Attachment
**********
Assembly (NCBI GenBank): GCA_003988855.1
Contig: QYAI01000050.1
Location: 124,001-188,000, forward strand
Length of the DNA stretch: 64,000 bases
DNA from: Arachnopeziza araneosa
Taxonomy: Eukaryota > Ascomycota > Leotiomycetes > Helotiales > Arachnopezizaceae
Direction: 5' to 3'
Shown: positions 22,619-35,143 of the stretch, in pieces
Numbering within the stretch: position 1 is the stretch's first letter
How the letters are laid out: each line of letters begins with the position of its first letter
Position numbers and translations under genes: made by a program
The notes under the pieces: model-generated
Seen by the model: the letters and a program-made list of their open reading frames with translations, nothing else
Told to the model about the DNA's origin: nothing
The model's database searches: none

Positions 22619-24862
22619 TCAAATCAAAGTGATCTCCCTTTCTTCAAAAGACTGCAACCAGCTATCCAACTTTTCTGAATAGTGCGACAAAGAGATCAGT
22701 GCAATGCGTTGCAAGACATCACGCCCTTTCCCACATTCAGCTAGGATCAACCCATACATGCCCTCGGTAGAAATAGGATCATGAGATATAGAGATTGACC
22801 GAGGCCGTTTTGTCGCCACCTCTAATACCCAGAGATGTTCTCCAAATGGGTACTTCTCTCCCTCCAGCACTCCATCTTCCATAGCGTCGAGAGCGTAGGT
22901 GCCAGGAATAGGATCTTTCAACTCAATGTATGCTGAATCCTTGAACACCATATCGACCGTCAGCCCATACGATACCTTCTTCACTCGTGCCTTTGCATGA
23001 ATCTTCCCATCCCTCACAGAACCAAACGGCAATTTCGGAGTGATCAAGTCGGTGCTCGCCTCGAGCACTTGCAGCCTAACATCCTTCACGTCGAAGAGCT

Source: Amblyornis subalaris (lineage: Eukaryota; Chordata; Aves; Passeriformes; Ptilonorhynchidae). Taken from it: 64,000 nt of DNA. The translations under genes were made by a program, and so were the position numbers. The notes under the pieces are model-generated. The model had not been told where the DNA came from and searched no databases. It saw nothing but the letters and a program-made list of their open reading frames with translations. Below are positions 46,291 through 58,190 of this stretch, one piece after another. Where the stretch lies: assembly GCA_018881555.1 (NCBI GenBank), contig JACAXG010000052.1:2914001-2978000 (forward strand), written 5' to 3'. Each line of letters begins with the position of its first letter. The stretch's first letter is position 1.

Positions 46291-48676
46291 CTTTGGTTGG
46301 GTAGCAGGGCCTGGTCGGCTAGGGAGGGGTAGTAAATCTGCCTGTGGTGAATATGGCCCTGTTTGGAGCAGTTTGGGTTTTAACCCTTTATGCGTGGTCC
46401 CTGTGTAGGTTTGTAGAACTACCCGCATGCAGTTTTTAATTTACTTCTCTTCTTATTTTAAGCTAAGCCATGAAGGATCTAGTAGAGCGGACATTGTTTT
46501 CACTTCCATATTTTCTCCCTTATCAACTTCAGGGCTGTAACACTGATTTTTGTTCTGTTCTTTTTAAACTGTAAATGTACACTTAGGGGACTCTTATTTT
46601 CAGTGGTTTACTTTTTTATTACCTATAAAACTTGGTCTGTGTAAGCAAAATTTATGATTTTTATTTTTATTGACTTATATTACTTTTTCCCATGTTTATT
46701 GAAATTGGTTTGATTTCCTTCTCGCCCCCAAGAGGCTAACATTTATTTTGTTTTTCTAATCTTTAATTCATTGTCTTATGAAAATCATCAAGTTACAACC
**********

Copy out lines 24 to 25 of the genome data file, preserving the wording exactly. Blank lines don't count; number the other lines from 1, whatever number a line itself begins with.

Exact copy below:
46291 CTTTGGTTGG
46301 GTAGCAGGGCCTGGTCGGCTAGGGAGGGGTAGTAAATCTGCCTGTGGTGAATATGGCCCTGTTTGGAGCAGTTTGGGTTTTAACCCTTTATGCGTGGTCC